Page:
Sub Categories: » HOMEPAGE / OPINION/ EMRE DELİVELİ
Tuesday, September 13 2011 , Your time is 15:58:00
If you thought my last column painted a gloomy picture of the Turkish economy, you should know that you didn’t see even half of it.
The Turkish Lira hit new lows this week, whereas government bond interest rates were at their highest levels since the global crisis.
I learned the basics of America’s favorite pastime only when the Red Sox were on their way to break the Bambino’s curse in 2004
Many Turkey analysts and economists interpreted the U.S. central bank Federal Reserve’s (Fed’s) decision to keep its policy rate on hold on Sept. 17 as something positive for the Turkish economy and assets.
Every few weeks, a journalist calls me up to talk about the economics of Syrian refugees.
Apple unveiled several products on Sept. 9, but the star of the attraction was of course the latest iteration of its iPhone. You can make several economic observations about the multinational tech giant’s smartphone
At first look, yesterday’s Turkish data releases seem to have discredited two-thirds of my last column, where I argued the economy was in a dangerous mix of slowing growth, persistent inflation and a stubborn current account deficit.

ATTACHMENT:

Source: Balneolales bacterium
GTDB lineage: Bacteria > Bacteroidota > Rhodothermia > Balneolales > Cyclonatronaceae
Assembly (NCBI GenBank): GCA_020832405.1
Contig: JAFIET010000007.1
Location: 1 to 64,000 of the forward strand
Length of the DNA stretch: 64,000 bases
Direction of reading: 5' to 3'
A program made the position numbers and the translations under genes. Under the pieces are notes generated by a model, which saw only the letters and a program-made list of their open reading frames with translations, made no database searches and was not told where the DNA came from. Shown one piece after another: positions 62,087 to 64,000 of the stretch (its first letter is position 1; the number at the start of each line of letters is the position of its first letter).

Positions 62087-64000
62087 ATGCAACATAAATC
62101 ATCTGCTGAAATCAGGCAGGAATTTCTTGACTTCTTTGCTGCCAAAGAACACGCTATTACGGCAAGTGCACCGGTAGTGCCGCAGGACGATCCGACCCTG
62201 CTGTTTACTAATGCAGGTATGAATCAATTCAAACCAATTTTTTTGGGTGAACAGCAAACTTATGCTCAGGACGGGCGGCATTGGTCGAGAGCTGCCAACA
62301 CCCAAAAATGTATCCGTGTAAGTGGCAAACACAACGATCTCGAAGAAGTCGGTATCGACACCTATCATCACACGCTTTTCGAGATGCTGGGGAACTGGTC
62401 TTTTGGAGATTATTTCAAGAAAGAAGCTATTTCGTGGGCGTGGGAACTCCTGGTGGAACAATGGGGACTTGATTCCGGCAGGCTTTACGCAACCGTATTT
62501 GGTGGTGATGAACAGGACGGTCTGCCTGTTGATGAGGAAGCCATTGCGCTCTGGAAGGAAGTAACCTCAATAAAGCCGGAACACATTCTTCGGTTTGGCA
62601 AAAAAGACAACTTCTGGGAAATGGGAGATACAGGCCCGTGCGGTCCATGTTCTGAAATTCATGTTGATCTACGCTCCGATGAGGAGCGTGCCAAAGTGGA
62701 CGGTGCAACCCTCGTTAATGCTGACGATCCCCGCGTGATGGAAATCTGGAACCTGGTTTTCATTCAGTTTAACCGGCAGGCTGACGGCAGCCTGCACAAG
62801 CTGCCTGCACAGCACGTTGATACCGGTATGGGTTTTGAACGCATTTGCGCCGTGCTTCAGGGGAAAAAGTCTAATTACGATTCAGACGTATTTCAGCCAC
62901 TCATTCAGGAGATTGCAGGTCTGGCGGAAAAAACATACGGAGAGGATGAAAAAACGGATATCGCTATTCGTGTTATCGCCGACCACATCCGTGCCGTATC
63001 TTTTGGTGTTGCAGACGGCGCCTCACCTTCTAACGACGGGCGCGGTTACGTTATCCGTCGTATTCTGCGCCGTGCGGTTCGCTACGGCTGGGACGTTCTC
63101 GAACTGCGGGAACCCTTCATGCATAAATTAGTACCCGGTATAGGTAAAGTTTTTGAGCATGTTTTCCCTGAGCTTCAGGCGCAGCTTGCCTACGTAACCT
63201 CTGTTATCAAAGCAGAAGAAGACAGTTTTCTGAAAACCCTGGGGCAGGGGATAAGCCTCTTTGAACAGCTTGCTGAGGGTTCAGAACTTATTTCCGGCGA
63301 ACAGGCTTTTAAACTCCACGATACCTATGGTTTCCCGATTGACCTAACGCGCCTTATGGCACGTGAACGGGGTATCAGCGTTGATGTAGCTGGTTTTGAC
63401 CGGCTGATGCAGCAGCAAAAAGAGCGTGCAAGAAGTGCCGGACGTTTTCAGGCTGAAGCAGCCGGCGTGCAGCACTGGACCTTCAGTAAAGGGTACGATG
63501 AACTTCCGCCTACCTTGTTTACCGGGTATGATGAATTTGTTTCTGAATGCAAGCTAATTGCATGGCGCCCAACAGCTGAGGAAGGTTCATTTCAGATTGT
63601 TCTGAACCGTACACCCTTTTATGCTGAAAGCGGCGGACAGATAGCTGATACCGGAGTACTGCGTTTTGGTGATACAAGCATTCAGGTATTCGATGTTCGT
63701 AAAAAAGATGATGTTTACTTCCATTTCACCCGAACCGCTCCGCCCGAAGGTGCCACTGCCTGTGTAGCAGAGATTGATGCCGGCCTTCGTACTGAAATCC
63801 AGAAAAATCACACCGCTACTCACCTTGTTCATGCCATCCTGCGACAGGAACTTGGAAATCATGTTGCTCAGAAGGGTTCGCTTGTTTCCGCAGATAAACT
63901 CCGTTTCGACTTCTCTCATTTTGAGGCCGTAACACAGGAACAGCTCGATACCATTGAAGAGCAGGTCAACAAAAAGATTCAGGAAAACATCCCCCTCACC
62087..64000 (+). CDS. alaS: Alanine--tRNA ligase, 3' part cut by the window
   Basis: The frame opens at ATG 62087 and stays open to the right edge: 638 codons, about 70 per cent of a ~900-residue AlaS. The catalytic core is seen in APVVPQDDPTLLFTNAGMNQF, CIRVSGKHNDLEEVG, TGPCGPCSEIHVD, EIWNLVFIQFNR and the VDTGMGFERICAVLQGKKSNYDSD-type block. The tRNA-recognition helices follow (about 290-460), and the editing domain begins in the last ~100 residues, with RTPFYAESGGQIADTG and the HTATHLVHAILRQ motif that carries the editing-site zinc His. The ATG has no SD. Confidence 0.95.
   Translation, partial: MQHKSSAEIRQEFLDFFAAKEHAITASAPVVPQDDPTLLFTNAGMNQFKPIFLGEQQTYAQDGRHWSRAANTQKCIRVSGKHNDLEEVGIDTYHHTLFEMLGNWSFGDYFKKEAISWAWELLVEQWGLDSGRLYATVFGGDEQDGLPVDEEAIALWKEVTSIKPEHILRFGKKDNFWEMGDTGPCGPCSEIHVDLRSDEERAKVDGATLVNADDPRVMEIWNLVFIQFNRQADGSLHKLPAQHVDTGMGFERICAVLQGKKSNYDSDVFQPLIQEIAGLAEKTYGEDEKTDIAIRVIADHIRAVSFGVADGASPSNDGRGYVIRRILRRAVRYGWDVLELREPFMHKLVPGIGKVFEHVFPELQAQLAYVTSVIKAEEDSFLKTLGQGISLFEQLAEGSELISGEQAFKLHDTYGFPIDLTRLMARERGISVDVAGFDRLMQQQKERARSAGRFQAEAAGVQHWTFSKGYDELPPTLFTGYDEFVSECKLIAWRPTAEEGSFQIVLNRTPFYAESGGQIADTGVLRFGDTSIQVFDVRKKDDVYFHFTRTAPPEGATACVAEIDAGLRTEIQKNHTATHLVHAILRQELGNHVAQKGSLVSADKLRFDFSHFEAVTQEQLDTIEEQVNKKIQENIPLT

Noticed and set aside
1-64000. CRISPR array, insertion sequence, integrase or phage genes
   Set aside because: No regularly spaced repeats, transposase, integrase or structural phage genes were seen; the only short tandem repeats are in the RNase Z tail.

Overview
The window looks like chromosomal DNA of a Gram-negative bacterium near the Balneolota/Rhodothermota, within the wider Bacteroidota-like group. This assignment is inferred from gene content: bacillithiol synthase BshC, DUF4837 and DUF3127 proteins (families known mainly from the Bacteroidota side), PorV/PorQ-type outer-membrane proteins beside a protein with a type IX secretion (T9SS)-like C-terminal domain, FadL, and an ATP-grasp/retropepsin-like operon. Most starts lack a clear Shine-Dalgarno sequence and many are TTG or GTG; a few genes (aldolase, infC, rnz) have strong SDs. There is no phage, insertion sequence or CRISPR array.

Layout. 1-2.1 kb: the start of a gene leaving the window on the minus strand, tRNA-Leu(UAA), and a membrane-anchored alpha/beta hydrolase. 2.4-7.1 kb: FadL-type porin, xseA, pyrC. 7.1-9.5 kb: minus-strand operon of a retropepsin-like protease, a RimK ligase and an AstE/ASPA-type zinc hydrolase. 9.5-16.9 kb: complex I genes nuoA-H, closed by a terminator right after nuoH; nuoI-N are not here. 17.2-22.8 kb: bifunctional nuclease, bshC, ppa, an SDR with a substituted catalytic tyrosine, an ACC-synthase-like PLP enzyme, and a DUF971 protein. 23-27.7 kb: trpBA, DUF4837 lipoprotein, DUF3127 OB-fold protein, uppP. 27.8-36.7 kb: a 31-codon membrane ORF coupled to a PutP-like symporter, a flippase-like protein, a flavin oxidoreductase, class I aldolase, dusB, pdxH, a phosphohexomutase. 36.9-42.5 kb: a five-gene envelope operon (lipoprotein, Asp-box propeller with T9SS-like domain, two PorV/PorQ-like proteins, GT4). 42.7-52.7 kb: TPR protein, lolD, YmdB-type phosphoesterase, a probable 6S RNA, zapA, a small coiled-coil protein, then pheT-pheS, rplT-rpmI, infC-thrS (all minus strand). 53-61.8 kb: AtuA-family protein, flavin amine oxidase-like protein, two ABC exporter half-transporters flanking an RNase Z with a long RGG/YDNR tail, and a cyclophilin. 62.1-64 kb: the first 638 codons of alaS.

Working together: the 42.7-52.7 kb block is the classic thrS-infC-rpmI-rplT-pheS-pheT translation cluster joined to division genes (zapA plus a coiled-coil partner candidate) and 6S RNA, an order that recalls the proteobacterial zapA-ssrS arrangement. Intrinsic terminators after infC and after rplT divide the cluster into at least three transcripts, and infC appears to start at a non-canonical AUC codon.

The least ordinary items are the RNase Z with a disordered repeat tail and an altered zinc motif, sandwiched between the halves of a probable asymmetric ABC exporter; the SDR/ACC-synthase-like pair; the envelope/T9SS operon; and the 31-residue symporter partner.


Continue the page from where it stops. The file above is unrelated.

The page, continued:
Last week’s data exposed the economy’s “trio of challenges.” For one thing, Markit’s purchasing managers’ index (PMI), which was released on September 1, fell below the critical 50 threshold in August, “signaling an overall deterioration in business conditions at Turkish manufacturers.”
Ali Babacan, who was the Justice and Development Party’s (AKP) economy tsar for more than a dozen, uninterrupted years – except for a brief stint as foreign minister – left his post last week with the formation of the election government.
A reader asked me not to write about “useless topics” such as summer book recommendations, the relationship between democracy and growth and the economics of weed or love- and “show him the money” instead.
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